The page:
Thomas Travisano | Love Unknown: The Life and Worlds of Elizabeth Bishop | Viking: £18.99

That Elizabeth Bishop’s poetry had autobiographical roots, even as it eschewed the ‘confessional’, was acknowledged in the reception of her work from the beginning. Randall Jarrell, ‘the most severe and exacting poetry critic in midcentury America’ reviewed Bishop’s first book, North and South, with the comment, ‘instead of crying, with justice, “This is a world in which no one can get along,” Miss Bishop’s poems show that it is barely but perfectly possible – has been, that is, for her.’ That ‘for her’ suggests that Jarrell felt that the impulse to ‘get along’ in the world was part and parcel of the drive for the poetry. Thomas Travisano in his new, and, for the moment anyway, definitive biography of Bishop comments that Jarrell ‘had intuited through Bishop’s poems her complex moral awareness’. Clearly that phrase ‘complex moral awareness’ is Travisano’s sense of Bishop and not Jarrell’s. And what Travisano is at pains to emphasise in this book is how Bishop did actually ‘get along’, in a way which was, indeed, barely but perfectly possible.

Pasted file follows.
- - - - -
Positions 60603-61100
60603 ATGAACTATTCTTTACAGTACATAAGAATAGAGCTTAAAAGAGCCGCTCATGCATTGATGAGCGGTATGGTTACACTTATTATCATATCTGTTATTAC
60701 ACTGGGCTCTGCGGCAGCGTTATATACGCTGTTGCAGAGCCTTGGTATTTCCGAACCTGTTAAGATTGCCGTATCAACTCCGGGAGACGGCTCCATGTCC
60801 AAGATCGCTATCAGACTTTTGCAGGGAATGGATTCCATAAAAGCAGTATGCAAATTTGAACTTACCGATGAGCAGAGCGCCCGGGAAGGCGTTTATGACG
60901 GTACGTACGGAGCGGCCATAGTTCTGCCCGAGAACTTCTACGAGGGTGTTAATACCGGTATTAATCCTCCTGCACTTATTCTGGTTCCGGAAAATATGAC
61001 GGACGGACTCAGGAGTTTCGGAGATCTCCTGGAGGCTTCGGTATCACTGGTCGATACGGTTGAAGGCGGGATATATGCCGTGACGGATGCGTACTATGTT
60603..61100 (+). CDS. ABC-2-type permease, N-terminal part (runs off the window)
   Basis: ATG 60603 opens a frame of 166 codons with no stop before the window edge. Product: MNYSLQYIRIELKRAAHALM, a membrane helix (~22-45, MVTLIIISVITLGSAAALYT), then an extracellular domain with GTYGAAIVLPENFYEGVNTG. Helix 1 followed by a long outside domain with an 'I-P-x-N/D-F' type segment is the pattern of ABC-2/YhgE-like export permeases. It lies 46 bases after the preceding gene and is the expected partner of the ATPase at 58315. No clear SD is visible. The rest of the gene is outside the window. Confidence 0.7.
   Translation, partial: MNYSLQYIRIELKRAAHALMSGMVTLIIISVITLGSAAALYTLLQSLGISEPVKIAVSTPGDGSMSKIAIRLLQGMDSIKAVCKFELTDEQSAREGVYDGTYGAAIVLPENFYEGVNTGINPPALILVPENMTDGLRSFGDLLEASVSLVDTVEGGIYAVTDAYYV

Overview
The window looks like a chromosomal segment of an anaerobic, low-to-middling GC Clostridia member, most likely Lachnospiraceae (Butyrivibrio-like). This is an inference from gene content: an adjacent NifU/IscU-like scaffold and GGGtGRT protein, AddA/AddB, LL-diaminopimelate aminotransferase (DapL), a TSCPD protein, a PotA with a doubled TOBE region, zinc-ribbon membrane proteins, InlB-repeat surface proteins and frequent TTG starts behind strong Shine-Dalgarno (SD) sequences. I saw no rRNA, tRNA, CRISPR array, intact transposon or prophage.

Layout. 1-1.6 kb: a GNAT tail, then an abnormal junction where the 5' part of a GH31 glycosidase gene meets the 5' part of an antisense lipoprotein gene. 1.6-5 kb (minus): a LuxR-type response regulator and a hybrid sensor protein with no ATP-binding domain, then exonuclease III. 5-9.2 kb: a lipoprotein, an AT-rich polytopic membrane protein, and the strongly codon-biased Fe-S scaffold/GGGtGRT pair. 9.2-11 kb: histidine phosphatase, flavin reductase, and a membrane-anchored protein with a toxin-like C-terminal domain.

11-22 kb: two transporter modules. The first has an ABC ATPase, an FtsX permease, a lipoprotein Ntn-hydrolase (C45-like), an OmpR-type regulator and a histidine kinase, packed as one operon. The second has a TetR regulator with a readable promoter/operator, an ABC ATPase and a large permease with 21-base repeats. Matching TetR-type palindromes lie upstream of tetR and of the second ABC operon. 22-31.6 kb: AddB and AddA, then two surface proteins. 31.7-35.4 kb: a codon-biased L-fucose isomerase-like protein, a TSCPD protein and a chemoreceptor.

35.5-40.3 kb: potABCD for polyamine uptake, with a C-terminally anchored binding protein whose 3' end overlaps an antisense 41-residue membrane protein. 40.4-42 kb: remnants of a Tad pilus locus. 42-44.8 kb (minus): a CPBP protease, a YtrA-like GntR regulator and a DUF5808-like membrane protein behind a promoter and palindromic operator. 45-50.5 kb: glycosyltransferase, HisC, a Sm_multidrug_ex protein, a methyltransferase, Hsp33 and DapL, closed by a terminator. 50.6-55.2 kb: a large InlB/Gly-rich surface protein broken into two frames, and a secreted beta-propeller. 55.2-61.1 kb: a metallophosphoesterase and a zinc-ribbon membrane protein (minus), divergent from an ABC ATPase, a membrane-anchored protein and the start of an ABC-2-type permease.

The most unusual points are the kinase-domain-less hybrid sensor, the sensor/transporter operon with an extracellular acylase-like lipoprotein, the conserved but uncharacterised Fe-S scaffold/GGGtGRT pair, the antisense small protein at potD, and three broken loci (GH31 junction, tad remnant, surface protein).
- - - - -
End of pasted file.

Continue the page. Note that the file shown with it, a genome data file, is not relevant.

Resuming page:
There have been good biographies of Bishop before; Brett C. Millier’s Elizabeth Bishop: Life and the Memory of it was the first and set the bar very high, although its proximity to Bishop’s death meant many who knew Bishop were still alive and might possible have influenced some of the perspectives on her life. Megan Marshall’s Elizabeth Bishop: A Miracle for Breakfast came out only a couple of years ago, and was a well-written and sympathetic portrayal of that clearly complex inner life. Marshall had been a student of Bishop’s at Harvard. And her book explores the intersections between the poetry and the secrecy which was habitual to both Bishop and the writing. There is also Fountain and Brazeau’s fascinating Remembering Elizabeth Bishop: An Oral Biography. This gathers a range of reminiscences of Bishop, from people such as John Ashbery and Thom Gunn, who remembered ‘a wonderful moment when I passed joint between Elizabeth and Freewheelin’ Frank, the literary Hells Angel’; and others such as Joanna Dos Santos Da Costa, who had worked for Bishop as her maid in Brazil. The composer Ned Rorem who describes working on and his attitudes to setting some of Bishop’s poems to music; and Bishop’s evident disappointment at the results! In addition, there has been the release of much of Bishop’s correspondence, and the publication of nearly all her prose and poetry.